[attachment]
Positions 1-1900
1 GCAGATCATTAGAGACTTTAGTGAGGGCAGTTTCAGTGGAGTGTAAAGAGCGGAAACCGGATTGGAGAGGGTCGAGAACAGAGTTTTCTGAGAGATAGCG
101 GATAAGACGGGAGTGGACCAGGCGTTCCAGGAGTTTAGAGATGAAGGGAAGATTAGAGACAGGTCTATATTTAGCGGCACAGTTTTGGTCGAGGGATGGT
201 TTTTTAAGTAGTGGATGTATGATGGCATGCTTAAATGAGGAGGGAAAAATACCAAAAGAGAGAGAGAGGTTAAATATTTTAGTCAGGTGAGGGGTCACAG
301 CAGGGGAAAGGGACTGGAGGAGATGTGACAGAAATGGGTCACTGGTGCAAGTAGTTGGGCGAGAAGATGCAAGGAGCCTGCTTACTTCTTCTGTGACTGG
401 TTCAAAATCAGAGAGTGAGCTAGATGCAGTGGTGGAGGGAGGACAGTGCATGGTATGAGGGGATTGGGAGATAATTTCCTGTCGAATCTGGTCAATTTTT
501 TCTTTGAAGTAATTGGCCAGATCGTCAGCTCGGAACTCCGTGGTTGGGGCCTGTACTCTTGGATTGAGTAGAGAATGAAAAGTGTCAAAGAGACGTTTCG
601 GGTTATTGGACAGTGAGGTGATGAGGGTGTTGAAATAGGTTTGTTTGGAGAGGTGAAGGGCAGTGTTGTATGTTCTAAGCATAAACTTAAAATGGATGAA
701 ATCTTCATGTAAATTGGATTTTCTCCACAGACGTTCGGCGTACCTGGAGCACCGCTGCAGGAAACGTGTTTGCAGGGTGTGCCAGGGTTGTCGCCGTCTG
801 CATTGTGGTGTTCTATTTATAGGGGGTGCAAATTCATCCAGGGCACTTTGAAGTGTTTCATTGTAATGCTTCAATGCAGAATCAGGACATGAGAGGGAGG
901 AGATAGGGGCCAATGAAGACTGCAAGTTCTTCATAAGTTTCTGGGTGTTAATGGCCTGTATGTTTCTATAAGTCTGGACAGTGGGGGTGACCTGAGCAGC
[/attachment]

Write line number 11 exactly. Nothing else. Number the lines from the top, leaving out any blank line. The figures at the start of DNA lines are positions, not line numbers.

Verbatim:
901 AGATAGGGGCCAATGAAGACTGCAAGTTCTTCATAAGTTTCTGGGTGTTAATGGCCTGTATGTTTCTATAAGTCTGGACAGTGGGGGTGACCTGAGCAGC